Lesson Plans and Worksheets
Browse by Subject
Court System Teacher Resources
Find Court System educational ideas and activities
Learners read the book, The Great Migration by National Geographic, then complete this set of related worksheets. They review vocabulary, complete five short answer questions, discuss push and pull factors for the migration, then write a letter from the point of view of an African-American moving north.
Even a cumulative review can include main ideas, key events, supporting details, and critical thinking. An excellent 8th grade history review is yours for the taking. It includes topics that range from the thirteen colonies to post Civil War reformation. There are 10 full assignments compiled in a fourteen-page packet.
What has Court Kid Mitchell gotten himself into this time? Young law experts read a letter describing possible consequences to his retail fraud; including probation, jail time, fines, relocation, and even prison. The letter uses and describes specific vocabulary words, and learners explore the role of probation officers. Part of a larger unit on the justice system, scholars focus on fair punishment and fill out a probation evaluation plan sheet. They consider family and criminal history, Mitchell's assets and liabilities, and other details before deciding a fair consequence. Find the letter and evaluation on the Calhoun Court Kids website.
An amazing set of resources! Found here are several lessons that work in conjunction to help learners better understand the juvenile court system. Learners review the judicial process, discuss how juveniles are tried, and hold a class forum on the effectiveness of the juvenile legal system. All materials are located to the right of the instructional activity overview and open up in document form.
Here's another sentence completion learning exercise that will provide your learners with additional vocabulary practice or SAT test prep. A detailed answer key is included so learners could work alone or in groups to study the strategies employed to determine the correct response.
Learners use the worksheet as they view the film Inside Straight: the Third Branch. Multiple case studies and the history of the judicial branch of the US government are included via hyperlink and act as the topics of discussion throughout the lesson. Note: The video is not included but is available online.
Primary historical sources can be a challenge for some readers, so these seven guided-reading questions will be very useful to US History or Government classes studying The Articles of Confederation. Each question has multiple parts and demands critical thinking. Working individually, the handout could take at least a couple of hours. To manage it in one or two class periods, consider dividing the class into groups and divvying the questions between groups.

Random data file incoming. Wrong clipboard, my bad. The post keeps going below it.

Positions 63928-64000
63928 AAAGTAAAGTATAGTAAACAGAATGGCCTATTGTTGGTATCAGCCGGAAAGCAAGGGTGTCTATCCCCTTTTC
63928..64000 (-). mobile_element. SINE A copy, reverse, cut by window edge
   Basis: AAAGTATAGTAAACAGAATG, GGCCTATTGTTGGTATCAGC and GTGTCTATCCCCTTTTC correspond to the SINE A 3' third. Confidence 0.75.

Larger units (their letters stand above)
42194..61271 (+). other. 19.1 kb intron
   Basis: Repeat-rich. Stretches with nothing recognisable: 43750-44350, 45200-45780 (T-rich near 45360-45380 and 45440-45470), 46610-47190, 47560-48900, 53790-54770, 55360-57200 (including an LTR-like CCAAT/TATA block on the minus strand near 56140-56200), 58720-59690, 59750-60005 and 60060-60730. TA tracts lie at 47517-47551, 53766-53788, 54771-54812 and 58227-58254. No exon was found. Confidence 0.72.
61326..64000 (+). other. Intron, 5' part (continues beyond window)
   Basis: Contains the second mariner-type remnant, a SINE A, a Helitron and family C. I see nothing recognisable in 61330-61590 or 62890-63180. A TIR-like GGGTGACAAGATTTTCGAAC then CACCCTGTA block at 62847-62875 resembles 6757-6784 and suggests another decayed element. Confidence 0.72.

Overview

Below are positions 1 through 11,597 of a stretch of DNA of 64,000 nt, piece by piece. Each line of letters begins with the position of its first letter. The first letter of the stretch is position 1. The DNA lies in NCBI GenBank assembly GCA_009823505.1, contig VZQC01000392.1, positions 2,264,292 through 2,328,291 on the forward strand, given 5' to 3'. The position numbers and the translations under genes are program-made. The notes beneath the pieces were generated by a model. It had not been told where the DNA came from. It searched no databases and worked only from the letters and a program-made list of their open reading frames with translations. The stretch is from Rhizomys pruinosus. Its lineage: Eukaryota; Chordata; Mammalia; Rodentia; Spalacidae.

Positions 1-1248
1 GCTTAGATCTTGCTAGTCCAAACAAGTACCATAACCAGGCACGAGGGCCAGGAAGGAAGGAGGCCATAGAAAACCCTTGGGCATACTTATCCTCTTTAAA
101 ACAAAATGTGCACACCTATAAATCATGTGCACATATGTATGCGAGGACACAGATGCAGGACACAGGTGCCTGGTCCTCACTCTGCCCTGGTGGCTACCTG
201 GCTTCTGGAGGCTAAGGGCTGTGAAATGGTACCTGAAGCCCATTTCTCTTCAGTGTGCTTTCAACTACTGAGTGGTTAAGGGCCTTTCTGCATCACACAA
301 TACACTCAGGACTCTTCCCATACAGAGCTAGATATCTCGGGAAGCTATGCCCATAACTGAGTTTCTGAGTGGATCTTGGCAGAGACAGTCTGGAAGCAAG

What better way to review the development of American government, than with a game? Play a Millionaire-style game to review topics like, the Bill of Rights, the branches of government, the Articles of Confederation, and federalism. Fifteen fun questions and answers await!
Tiger in a Tropical Storm by Henri Rousseau can be analyzed by your second grade class. They'll learn about the artist Henri Rousseau and then use six excellent questions to better understand the painting. Ten related activity suggestions are included to actively engage your young art history enthusiasts.
Learners explore slavery by reviewing the written laws intended to keep African Americans subservient. In this U.S. slavery lesson, students analyze a time-line of the history of African Americans. Learners discuss the patterns of the time-line and how the legal codes restricted freedom of black men and women based upon their population.
Students consider the success of democracies in Eastern Europe. In this government systems lesson, students research the implementation of democratic practices and rule in the countries of Eastern Europe following the Cold War. Students also discuss and rank the characteristics of democracies.
This document provides useful information for a unit on democracy in China. While it does not include detailed activities, it does have a list of democratic principles, and important facts about China that facilitate understanding of its form of government. The desired outcome is developing an evidence-based hypothesis regarding China's likelihood of growing more democratic. Suggested instructional strategies include research, cooperative learning, and/or debate.
Young scholars are to define the consequences. They identify the consequences of juvenile crime on offenders, victims and the community. Students increase the responsibility to self, others and the community. They identify how Utah includes victims in the juvenile justice process.